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  • Recent Publications
  • Alex Bet-George and Emily Schirvar

Egypt

Egypt Awakening in the Early Twentieth Century: Mayy Ziyadah's Intellectual Circles, by Boutheina Khaldi. New York: Palgrave Macmillan, 2012. 237 pages. $85.

Focusing on the literary tradition of 20th century Egypt, the author addresses the role of salon and epistolary culture in the Nahda — the Arab cultural awakening — as well as the contributions of Arab women. In particular, the book narrows in on Lebanese-Palestinian litterateur May Ziadeh's salon, and its break from the traditional salon — which was typically reserved for men and held in a privileged, private setting. The author explores the modern-day revolutions within the context of Egypt's literary history, using Ziadeh's salon as a microcosm for explaining the relationship between learning and societal change. (ES)

Israel

Israel's Security and Its Arab Citizens, by Hillel Frisch. New York: Cambridge University Press, 2011. 213 pages. $90.

The author integrates theoretical work from international relations and security studies into the discussion of state-minority relations in Israel. The book argues that Israel's treatment of Arab minorities is best understood in the context of the country's larger geopolitical situation. In particular, the author seeks to show that Israel's relationship with its minority population is largely informed by a sense of threat and security concerns. Frisch begins by briefly addressing the body of literature on the subject — primarily focusing on the lack of research on situational geography. He then provides a historical overview before going on to address the influence of civil society, as well as domestic and political forces, in shaping Israel's treatment of its Arab minority. (ES)

Modern History and Politics

The Arab Spring: Change and Resistance in the Middle East, ed. by Mark L. Haas and David W. Lesch. Boulder, CO: Westview Press, 2013. 274 pages. $22.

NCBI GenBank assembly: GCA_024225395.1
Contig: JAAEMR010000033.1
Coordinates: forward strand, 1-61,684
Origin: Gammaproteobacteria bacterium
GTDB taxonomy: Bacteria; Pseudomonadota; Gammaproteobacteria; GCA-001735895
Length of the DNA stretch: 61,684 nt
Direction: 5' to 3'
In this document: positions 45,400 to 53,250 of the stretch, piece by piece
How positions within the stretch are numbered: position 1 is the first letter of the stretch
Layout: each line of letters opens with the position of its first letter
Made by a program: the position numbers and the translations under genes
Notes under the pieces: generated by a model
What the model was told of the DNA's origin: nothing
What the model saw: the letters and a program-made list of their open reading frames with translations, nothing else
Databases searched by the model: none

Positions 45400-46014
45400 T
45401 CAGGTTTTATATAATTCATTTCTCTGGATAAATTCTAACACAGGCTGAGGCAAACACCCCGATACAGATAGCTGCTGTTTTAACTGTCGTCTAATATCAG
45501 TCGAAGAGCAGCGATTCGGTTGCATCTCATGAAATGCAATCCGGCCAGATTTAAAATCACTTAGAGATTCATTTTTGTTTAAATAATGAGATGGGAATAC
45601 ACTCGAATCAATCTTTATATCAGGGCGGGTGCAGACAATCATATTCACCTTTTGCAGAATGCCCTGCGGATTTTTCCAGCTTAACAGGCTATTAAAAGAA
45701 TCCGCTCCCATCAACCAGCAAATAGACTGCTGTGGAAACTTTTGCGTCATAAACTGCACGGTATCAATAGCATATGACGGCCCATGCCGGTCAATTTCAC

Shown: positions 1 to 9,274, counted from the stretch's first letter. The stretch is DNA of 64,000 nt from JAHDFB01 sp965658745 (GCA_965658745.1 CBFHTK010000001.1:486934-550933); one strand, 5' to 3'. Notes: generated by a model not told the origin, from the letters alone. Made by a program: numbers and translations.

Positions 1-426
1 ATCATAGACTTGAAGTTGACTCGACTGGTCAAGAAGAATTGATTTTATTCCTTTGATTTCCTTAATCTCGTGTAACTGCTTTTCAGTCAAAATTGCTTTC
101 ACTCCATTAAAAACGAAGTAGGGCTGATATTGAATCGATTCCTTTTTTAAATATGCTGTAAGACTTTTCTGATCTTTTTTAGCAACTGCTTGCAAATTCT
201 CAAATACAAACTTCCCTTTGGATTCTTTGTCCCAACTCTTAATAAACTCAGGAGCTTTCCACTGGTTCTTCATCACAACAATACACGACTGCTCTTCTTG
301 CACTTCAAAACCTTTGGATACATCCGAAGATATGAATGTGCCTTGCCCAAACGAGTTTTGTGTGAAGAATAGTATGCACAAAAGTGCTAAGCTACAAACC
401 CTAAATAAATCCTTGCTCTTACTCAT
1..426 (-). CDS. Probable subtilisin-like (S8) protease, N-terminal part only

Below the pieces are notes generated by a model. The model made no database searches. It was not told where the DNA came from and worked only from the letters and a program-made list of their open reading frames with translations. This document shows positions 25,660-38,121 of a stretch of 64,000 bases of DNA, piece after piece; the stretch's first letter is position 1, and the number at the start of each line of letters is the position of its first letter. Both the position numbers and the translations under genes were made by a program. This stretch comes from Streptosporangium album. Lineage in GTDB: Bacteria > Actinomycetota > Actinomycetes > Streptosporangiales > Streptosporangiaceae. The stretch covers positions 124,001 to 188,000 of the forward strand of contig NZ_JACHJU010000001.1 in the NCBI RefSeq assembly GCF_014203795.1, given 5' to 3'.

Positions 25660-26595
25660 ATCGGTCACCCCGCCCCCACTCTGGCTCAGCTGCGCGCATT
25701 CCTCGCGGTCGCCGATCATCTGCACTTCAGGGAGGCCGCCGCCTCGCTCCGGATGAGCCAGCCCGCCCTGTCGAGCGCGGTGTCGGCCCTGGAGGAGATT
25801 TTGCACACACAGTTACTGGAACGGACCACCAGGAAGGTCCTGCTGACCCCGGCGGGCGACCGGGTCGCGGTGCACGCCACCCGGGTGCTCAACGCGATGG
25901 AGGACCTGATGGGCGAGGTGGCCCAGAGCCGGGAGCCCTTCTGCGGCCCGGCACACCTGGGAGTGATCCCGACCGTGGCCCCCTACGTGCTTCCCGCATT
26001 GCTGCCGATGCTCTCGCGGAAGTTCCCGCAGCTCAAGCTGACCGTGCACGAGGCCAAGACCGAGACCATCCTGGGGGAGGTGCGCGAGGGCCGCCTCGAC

The Arab Spring comprises an anthology of writings divided into two parts concerning each of the country's development of the wave of revolutions in the Middle East and North Africa in 2011. Haas and Lesch provide readers with background knowledge and analysis to predict the movement's future course. Major themes discussed in HTTP://DX.DOI.ORG/10.3751/67.2.4 [End Page 335]

Part One include the dichotomy in the liberal leadership during the period of demonstrations calling for the authoritarian ruler's ousting, and subsequent Islamist party victories in elections for transitional governments. Part Two centers on the question of how different powers outside of the Arab world have restructured their relationships with countries affected by the Arab Spring. The chapters cover aspects of the movement such as the unlikely evolution of Syria's peaceful street protests into a sectarian conflict, and how Russia has redefined its foreign relations in the Arab world following the Arab Spring. (ABG)

A Concise History of the Middle East (Tenth Edition), by Arthur Goldschmidt, Jr. and Lawrence Davidson. Boulder, CO: Westview Press, 2013. 510 pages. $52.

This new edition is intended to be more streamlined, with 21 chapters divided into small, easily manageable bites. It includes new scholarship and a section on the Arab uprisings. Briefs help introduce key players, and a series of maps and diagrams helps orient the new scholar of the Middle East. The text begins with an overview of the Middle East before the arrival of the prophet Muhammad, continues through to discuss the Arab empires and Westernization, and addresses the numerous wars and peace processes undertaken in more recent history. A Concise History provides a balanced treatment of often-controversial topics, including the Palestinian-Israeli conflict and the roles of Iran and Iraq post-9/11. (ES)

A Frenchwoman's Imperial Story, by Rebecca Rogers. Stanford: Stanford University Press, 2013. 277 pages. $65.

This book explores the life of Eugènie Allix Luce, a French woman who left her husband and daughter to take part in the colonialization of Algeria. Luce forced the French colonizers to make the education of women and girls a part of the colonial agenda almost single-handledly; she ran a girls school for many years, where she taught French spelling and grammar, arithmetic, and sewing. The book is intended to shed light on...

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Additional Information

ISSN
1940-3461
Print ISSN
0026-3141
Pages
pp. 335-336
Launched on MUSE
2013-05-02
Open Access
No
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